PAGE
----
2. A jet engine having a compressor, a turbine, a burner located therebetween and an -afterburner, said afterburner having -a unitary inner shell `of circular cross section and defining the combustion zone of said afterburner and culminating in a rearward end which defines an exhaust gas outlet for said engine and an outer shell of circular cross section and concentric with, spaced from and enveloping said inner shell to define an annular flow passage therebetween, the forward end of the outer shell being xedly mounted to said engine, said outer shell being formed of at least two parts, a first part having a flange extending radially outwardly from its forward periphery, a second part having a larger diameter than said first part and having a ange extending radially outwardly from its rearward periphery, said last two flanges being iixedly mounted one in relation to the other, a -liange member being tixedly held in sealed relation between said two flanges and supporting an axially rearwardly extending annular ring of circular cross section and of substantially the same diameter as said first part and positioned in spaced radial relation -toand within .said outer shell to form a rearwardly opening annular space therewith, the front circular portion of said inner shell being located in said space with radial clearance between said member, said outer shell and said inner shell, said front end of said inner shell and said member being constructed and arranged so that said front end will remain in said space during any relative movement between the two shells, means for mounting the rearward ends of said shells in a manner to prevent axial relative movement and to permit radial relative movement therebetween, said last named means including a plurality of circumferentially spaced mounting devices, each mounting device comprising a pin type member fixed to and projecting radially outwardly from said inner shell and a bushing type member xed to said outer shell and receiving said rst member in sliding engagement, ow restricting means comprising a duct member of circular cross section attached to the rearward end of said outer shell and extending rearwardly therefrom while converging toward said inner shell and culminating in a rearward end which is positioned radially outwardly of said inner shell rearward end to define a first outlet for said annular flow passage therewith and spaced radially therefrom so that when said inner shell expands due to afterburner operation at elevated temperatures said ow restricting means rearward end contacts and supports said inner shell rearward end in concentricity, and said flow restricting member having a plurality of `circurnferentially spaced holes therein to deiine a second outlet for said annular ow passage to permit metered flow through said annular ilow passage when said inner shell rearward end and said flow restricting means rearward end contact.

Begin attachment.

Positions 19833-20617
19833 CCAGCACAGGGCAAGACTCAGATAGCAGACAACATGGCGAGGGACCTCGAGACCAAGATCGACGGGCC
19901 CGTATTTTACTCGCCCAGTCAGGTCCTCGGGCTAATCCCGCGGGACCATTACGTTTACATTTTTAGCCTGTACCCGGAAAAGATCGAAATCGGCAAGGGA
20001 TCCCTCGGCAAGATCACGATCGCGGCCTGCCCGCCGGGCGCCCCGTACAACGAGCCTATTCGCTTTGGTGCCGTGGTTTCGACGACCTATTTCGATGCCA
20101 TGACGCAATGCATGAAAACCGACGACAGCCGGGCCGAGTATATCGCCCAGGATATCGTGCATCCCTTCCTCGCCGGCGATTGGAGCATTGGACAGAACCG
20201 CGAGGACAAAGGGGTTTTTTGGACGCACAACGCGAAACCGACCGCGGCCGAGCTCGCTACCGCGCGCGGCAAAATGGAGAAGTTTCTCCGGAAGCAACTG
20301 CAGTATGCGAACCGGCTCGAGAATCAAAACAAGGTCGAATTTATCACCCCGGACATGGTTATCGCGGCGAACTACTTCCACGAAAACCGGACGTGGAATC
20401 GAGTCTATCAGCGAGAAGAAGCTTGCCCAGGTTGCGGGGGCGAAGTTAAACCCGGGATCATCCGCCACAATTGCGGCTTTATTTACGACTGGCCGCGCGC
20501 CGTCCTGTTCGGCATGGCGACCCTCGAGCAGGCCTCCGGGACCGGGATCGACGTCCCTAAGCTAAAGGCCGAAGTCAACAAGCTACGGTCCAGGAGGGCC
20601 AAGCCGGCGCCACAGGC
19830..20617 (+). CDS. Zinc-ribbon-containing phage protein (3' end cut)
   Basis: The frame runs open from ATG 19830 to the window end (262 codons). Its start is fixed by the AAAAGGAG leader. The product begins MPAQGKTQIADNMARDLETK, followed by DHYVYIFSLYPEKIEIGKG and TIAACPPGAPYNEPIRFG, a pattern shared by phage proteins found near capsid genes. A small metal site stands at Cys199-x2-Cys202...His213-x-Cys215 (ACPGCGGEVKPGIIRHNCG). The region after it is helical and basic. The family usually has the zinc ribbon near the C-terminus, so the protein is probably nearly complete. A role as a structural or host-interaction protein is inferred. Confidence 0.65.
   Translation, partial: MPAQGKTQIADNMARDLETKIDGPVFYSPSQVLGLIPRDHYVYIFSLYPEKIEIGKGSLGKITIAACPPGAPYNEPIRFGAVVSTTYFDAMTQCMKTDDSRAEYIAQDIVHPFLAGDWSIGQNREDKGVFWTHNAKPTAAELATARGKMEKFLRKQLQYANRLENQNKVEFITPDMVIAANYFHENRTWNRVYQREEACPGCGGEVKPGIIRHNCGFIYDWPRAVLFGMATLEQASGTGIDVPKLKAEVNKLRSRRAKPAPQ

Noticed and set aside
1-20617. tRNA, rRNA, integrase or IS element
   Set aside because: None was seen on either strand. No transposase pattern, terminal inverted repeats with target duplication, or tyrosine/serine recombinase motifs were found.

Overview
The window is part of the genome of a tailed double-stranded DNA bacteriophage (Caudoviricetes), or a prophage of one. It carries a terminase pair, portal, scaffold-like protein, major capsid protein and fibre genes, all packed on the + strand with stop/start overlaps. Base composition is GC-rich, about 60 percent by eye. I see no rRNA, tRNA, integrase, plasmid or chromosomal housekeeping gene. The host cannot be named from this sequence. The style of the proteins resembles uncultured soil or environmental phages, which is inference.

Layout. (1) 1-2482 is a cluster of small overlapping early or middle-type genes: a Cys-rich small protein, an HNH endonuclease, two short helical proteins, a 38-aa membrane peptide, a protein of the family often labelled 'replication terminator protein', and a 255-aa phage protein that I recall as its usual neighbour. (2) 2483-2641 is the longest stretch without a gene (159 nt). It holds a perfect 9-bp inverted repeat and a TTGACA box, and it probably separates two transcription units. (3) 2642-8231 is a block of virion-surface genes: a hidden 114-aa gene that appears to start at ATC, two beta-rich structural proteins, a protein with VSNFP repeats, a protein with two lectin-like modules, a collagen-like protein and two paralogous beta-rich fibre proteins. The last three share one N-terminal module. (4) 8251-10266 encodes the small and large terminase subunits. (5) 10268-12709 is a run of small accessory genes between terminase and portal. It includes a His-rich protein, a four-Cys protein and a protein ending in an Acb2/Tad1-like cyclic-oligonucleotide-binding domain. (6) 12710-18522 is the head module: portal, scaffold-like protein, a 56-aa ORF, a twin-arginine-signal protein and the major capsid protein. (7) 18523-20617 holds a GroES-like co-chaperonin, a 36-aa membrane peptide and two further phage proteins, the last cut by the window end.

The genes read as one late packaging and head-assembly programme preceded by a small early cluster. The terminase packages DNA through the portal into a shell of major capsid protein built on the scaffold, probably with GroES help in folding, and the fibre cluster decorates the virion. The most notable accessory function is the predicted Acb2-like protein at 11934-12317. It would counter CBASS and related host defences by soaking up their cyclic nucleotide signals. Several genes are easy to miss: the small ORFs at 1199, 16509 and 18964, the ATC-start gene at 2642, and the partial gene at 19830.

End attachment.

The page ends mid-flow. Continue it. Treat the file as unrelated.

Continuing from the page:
References Cited in the le of this patent UNITED STATES PATENTS 2,508,420 Redding May 23, 1950 2,603,060 Brown July 15, 1952 2,616,662 Mierley Nov. 4, 1952 2,625,793 Mierley et al. Jan. 20, 1953 2,630,673 Woll Mar. 10, 1953 2,631,796 Williamson et al. Mar. 17, 1953 2,699,040 Gaubatz Jan. l1, 1955 2,702,454 Brown Feb. 22, 1955 2,722,801 Lombard Nov. 8, 1955